BOZICH | Picking Toughest Game on U of L, UK, IU, WKU schedules
LOUISVILLE, KY. (WDRB) -- The customers always write – and often with intriguing questions. On Wednesday, during our weekly web chat at WDRB.com, a viewer asked Eric Crawford and me this question:
Which game will be Louisville's toughest victory?
Crawford gave the sensible answer – Florida State, which visits Papa John's Cardinal Stadium Oct. 30.
Who can argue with that? The Seminoles are ranked first in nearly every poll. They won the national title last season. They're quarterbacked by Jameis Winston, the 2013 Chessman Trophy winner. You know the list. It's impressive.
Like I said, who can argue with that?
I can argue with that.
And I did argue with that. The answer is a Florida team, but it's not Florida State. It's Miami, Louisville's opponent on opening night, Sept. 1.
Here's why: After beating the Hurricanes by 27 points in the Russell Athletic Bowl last December, the Cards are favored by 3 ½ points eight months later. The home field advantage is worth three points.
The wise guys believe that the addition of bruising Miami halfback Duke Johnson, plus the subtraction of three first-round draft picks from the Louisville lineup means Toss Up City.
You never want to lose your opener. Especially when it's your first game in a new conference. Especially when it's your first game with your new coaching staff. Especially when it's against a team you beat by more than three touchdowns eight months ago.
Florida State will be a tough game for Bobby Petrino's team. But the Cards will get extra credit if they can topple the Seminoles. Miami is a game the U of L fan base expects to win even though Las Vegas says it won't be another beat down.
Miami is the toughest game on the Cardinals' schedule.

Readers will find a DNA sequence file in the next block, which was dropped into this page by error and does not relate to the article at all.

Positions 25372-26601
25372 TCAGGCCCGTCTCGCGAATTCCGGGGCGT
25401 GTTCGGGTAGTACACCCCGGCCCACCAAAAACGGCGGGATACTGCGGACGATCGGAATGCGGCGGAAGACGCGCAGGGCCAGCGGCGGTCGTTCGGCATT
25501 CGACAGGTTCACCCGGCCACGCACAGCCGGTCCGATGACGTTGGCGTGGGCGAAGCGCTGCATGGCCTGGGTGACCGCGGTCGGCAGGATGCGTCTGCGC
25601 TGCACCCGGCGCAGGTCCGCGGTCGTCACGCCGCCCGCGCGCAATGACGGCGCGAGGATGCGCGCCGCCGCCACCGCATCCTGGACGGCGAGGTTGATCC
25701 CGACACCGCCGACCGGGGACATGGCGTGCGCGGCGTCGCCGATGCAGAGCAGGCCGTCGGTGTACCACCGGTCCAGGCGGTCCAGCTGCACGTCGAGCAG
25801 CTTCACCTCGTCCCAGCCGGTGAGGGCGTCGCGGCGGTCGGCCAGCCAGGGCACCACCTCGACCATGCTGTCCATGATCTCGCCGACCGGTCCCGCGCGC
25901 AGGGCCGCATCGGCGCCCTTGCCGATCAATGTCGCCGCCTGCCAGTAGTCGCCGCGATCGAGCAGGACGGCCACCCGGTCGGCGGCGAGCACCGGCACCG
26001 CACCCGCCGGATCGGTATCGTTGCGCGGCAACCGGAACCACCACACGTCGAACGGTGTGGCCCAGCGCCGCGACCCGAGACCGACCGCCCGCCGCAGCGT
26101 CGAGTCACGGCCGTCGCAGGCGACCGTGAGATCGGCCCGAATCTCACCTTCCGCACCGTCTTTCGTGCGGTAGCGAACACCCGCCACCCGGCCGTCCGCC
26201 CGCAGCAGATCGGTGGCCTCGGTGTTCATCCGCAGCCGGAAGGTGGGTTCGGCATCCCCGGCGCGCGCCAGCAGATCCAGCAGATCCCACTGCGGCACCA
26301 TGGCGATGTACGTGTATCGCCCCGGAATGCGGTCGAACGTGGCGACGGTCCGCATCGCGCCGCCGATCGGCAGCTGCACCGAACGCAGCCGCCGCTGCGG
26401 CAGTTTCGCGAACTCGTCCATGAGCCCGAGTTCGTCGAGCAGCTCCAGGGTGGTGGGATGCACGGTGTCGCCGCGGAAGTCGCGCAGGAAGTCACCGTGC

Let's continue the fun by asking the question three more times: What's the toughest game on Kentucky's schedule? Indiana's? And Western Kentucky's?
For Kentucky, it's Vanderbilt in Commonwealth Stadium Sept. 27.
For Indiana, it's Bowling Green. Amazingly, the Hoosiers must visit northwestern Ohio on Sept. 13 to play the Falcons.
For Western, it's Navy.
Vanderbilt is the most beatable Southeastern Conference team on UK's schedule. The Commodores are missing a dozen starters as well as their head coach from last season. They're breaking in a new quarterback.
The Wildcats have lost three straight to Vandy, by an average of nearly 30 points per game. But this game is different. It's in late September, not mid-November. It's also in Commonwealth Stadium.
It gets better. The Wildcats get Vandy off a bye week. Vanderbilt does not enjoy a bye. In fact Vanderbilt plays South Carolina a week before visiting Lexington.
Major scheduling advantage to Kentucky.
South Carolina, Louisiana State and Georgia will be difficult games, based strictly on talent. But Vandy will be tougher because the UK fan base will expect a win as evidence of improvement at Kentucky.
Indiana should not be playing at Bowling Green. There's no benefit from playing a Mid-American Conference team on the road, even a MAC team that won 10 games last season.
One game that Bowling Green lost in 2013 was at Indiana. The Hoosiers are trying to demonstrate progress and get to at least six victories for the first time since 2007. A victory at Bowling Green will be essential to that assignment.
If Indiana loses that game as well as the following week at Missouri, the Hoosiers' route to six victories will become extremely choppy. Bowling Green is as tough as it gets for IU early in the season.
I'd argue that Western Kentucky's most impressive victory last season was a 19-7 win over Navy. The Hill toppers were three-point underdogs. But they knocked Navy quarterback Keenan Reynolds out of the game and stuffed Navy's triple-option attack.
Now comes the rematch. In Annapolis. With Reynolds back to quarterback the formidable Midshipmen.
Western starts the season with Bowling Green, Illinois and Middle Tennessee. Then comes Navy, a tough and defining moment early in the season.
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